Glossary and Definitions

Download Glossary of Key Terms


ENVIRONMENT means ‘surroundings’.

We use ‘environment’ to represent the totality of circumstances and conditions of the external and internal environments which ‘surround’ us from conception to death and which we share with all life forms. Environment is a complex aggregate of the natural and man-made; of physical, chemical, and biological factors that act upon and determine the growth, health and survival of all life forms.

FOIs = factors of influence

The acronym we use for various factors which have been shown to increase a woman’s risk for or her predisposition for developing breast cancer.  Some of these are:

Shift work; trauma to breast; exposure to synthetic and natural oestrogens and other potential carcinogens; stress; exposure to light at night; exposure to above-normal levels of background radiation emissions from manufactured items in common use e.g. computers.


The acronym we use for specific breast-cancer related properties of environmental toxics.

Environmental agents such as radiation or chemical substances which cause permanent changes in the genetic material carried in a cell (DNA).

Endocrine disruptors
Chemicals which mimic naturally produced hormones in the body and which disrupt or interfere with hormonal messaging systems that direct and regulate biological function and development.

Reproductive toxics
Substances or agents that cause adverse effects on the normal functions of the reproductive and endocrine systems such as fertility, conception, development of sex organs, foetal and early childhood development.

Any physical or chemical substance or agent that causes the development of cancer.


A commonly used term to describe those companies and corporations who, while profiting from market association with the pink ribbon and pink products and contributing a percentage of profits to breast cancer research, are also contributing to the disease itself as producers or marketers of consumer products – from cosmetics to plastics, textiles to toothpaste, cleaners to cars – which expose women to carcinogenic and endocrine-disrupting chemicals and other manufactured substances with proven links to breast cancer incidence.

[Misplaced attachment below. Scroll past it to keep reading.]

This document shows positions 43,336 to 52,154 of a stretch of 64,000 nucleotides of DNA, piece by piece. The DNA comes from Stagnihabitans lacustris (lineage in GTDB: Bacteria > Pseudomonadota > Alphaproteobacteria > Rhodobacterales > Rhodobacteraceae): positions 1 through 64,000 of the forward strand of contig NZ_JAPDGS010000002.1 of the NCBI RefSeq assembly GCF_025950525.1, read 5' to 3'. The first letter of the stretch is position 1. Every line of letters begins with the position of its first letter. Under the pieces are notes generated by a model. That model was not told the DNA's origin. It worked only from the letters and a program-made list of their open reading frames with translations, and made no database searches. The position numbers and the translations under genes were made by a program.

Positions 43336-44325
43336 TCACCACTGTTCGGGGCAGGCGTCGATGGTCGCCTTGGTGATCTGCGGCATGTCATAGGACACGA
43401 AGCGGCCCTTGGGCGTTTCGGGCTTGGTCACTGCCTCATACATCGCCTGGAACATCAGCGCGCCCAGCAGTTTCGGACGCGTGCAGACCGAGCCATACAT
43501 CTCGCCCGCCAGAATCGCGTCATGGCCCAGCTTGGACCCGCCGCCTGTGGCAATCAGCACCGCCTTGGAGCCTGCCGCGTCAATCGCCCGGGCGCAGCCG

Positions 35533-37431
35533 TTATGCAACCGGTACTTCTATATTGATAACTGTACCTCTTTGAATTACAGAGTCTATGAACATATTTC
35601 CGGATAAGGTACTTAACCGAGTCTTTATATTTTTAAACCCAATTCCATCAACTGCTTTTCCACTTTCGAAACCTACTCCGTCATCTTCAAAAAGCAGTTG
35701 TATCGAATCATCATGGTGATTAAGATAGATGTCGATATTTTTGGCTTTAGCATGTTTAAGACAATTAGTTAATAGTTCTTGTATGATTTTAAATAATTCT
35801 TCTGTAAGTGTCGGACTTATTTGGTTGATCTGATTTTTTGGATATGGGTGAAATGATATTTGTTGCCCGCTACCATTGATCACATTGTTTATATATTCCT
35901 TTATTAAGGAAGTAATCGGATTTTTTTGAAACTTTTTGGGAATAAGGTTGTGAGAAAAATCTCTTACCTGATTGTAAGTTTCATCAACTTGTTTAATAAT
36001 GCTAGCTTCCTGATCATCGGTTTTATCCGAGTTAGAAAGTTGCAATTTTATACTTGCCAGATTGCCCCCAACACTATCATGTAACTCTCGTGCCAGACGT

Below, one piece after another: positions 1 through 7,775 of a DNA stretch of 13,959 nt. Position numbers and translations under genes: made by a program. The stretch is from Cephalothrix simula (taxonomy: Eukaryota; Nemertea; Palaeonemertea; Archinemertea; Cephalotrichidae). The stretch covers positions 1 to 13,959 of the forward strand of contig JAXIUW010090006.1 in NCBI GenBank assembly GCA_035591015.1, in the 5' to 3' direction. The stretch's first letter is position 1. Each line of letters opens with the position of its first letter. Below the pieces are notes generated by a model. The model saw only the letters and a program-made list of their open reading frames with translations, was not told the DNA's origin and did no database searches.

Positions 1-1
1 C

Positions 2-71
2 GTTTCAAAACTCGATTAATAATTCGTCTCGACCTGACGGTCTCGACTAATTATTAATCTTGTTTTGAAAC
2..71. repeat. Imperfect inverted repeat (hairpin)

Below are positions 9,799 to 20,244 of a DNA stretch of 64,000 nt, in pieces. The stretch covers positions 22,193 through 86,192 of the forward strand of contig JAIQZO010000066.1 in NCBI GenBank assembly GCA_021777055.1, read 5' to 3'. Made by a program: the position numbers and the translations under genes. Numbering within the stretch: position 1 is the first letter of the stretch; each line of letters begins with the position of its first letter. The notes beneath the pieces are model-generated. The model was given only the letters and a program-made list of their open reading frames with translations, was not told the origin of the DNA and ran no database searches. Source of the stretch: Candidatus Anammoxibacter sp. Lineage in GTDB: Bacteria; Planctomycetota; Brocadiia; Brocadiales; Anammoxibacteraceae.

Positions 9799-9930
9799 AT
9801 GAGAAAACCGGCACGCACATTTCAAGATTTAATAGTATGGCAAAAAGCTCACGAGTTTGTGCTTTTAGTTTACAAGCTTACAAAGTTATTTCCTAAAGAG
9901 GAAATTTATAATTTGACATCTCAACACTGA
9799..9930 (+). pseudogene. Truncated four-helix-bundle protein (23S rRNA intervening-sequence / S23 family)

The generic term we use for the vast and ever-expanding multi-faceted industry which has grown up around breast cancer, incorporating all services, products, materials and technologies required for the orthodox treatment and management of the disease in all its forms and through all of its stages.


The collective term we use for those institutions, public health agencies, research bodies, medical associations, cancer charities, specialist media sectors and their representatives who serve their own interests by publicly and persistently promoting their commonly-held limited and limiting view of this disease.


The generic term we use for all man-made and naturally occurring chemical and metal compounds, materials and substances, which are found in a vast range of forms and locations in the environment and which have scientifically proven or strongly suspected links to the onset and/or promotion of breast cancer.


A strong and protective interest in an enterprise of benefit to a group or individual e.g. money, power, status, reputation.

The BEST Option – a From Pink to Prevention call:

We want to see implemented the BEST option approach to all known and suspected MERCs.

That is:

  • To ban all known and suspected MERCs from consumer products including food, workplaces and our environment. Though must be given to banning the manufacturing toxic products not intrinsic to life containing MERCs, one use disposable products and those which pollute from cradle to grave.
  • Legislated action to eliminate all traces of MERCs from our bodies, our environment, our workplaces, wildlife and our planet.
  • To substitute all known or suspected MERCs using the safest option in line with the REACH Legislation (link), and the COSHH hierarchy using initiatives such as the SIN List and GreenScreen.
  • To tag (label) all known or suspected MERCs in consumer products, raw materials and manufacturing processes.

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Stopping Breast Cancer Before It Starts. From Pink to Prevention asks breast cancer charities, government and industry to act upon the evidence linking environmental and occupational links to breast cancer.

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